Here was her response: "I would jump at it," she said. "With my age, things can happen. I don't want to have bills that could make me bankrupt. I don't want to lose my house." Barrette can't be sure until she sees the numbers for herself. And so far she hasn't been able to do so, thanks to the technological problems at healthcare.gov. But as she's become more aware of her options, she said, she's no longer aghast at losing her plan -- and curious to see what alternatives are available. "Maybe," she told me, "it's a blessing in disguise."
We talked last week about Dianne Barrette, a 56-year-old resident of Winter Haven, Fla., who's made a flurry of television appearances after Blue Cross/Blue Shield informed her that her old plan is being replaced with a new one, and her new coverage will be more expensive. Her situation quickly made her a media darling, appearing on multiple national programs on multiple national networks.
Barrette joked at one point, "You guys are going to be sick of my face."
Upon further inspection, the story of this "Obamacare victim" was far different from what those initial interviews suggested. Barrette had an awful insurance plan that left her one serious ailment away from bankruptcy. The Affordable Care Act offered an upgrade at a discount -- she's eligible for a subsidy under the law.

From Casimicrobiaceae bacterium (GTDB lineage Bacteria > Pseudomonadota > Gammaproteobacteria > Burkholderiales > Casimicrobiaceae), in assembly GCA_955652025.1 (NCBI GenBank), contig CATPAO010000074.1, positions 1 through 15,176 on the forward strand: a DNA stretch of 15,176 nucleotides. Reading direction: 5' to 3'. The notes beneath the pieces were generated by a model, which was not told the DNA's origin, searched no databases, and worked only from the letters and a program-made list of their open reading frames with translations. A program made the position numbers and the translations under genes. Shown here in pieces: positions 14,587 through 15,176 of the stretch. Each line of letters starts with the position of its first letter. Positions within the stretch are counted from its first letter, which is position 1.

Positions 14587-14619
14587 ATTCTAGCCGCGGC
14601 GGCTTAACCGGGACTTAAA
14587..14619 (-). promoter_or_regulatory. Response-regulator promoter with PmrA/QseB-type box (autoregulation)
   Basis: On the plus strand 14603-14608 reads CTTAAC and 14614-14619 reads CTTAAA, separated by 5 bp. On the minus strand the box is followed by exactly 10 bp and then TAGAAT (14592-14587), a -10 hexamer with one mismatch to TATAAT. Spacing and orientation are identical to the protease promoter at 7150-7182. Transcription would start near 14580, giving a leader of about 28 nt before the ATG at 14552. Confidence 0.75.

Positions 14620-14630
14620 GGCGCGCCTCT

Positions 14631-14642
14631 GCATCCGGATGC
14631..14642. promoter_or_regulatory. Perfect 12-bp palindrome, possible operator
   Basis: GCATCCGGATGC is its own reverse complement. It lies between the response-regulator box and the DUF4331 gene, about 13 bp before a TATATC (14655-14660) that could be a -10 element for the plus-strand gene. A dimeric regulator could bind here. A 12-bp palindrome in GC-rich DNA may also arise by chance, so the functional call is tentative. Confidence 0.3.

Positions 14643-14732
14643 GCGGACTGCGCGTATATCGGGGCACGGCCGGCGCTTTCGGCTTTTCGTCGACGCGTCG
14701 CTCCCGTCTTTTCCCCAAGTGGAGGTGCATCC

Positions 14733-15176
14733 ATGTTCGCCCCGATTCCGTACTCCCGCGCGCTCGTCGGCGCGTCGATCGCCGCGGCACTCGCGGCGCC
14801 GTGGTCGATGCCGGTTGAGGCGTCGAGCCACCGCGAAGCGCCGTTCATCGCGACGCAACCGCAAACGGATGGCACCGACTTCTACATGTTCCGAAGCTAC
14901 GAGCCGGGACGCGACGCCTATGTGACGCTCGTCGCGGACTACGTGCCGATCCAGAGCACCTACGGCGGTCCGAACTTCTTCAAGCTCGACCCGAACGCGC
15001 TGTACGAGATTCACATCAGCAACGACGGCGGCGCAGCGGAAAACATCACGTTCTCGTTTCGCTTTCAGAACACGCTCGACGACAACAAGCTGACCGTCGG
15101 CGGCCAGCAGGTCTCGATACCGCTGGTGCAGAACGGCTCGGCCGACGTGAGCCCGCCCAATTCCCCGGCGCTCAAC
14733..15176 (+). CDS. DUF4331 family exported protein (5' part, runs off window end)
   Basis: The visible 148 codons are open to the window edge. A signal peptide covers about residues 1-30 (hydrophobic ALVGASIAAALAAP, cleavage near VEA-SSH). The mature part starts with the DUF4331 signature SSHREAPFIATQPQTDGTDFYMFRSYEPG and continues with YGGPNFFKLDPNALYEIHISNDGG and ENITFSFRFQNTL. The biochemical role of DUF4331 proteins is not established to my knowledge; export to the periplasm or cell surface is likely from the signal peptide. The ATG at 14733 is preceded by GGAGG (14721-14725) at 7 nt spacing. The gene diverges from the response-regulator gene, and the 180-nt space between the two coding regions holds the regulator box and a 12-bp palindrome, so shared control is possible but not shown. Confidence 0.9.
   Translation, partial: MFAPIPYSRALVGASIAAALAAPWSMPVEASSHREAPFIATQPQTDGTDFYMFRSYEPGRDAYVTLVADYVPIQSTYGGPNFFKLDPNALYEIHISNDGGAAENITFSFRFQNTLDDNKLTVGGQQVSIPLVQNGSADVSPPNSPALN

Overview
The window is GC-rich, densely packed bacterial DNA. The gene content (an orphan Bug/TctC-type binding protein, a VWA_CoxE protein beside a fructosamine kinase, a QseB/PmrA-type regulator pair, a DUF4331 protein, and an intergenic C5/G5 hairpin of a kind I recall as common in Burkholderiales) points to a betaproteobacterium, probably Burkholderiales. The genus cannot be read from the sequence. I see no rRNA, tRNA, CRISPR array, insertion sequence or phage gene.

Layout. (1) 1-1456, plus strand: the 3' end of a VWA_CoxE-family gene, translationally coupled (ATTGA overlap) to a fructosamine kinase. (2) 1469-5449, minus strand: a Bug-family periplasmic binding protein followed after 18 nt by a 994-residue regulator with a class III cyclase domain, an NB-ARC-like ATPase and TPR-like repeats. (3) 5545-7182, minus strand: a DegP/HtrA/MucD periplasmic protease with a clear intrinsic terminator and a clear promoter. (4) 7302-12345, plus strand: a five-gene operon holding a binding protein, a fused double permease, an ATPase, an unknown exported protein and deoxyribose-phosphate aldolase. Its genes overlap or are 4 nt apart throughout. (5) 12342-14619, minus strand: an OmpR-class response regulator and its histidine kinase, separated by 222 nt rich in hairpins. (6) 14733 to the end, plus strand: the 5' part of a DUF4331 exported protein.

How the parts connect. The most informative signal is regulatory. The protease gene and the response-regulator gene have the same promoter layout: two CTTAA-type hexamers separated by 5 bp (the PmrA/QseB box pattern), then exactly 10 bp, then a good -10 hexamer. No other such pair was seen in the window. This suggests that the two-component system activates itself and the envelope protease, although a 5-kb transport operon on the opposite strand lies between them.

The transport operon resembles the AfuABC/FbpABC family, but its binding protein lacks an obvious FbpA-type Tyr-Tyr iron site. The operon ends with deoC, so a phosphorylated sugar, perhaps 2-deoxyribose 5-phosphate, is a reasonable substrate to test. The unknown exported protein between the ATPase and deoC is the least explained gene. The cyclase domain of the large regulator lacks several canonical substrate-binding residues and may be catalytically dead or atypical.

Jonathan Cohn did some additional research, discovered that Barrette could sign up for a vastly better plan than she has now, and it'd cost her between $50 to $150 more per month, depending on how much coverage she was prepared to buy. Cohn asked Barrette directly if this would appeal to her, given her personal circumstances.
So let me get this straight. Several major news outlets told the public last week that Dianne Barrette is an example of an American consumer poised to lose big as a result of the Affordable Care Act. This Florida woman, we were told, is the quintessential example of someone disappointed by "Obamacare" and its effects on her personally.
And now that she's received some additional information -- details that weren't included in last week's coverage of her situation -- this alleged victim of the law is starting to realize that maybe the Affordable Care Act is going to work in her favor after all.
So here's my next question: will those same shows that presented Barrette as a victim last week tell the rest of the story, or will they move on to other folks who reinforce a pre-determined narrative?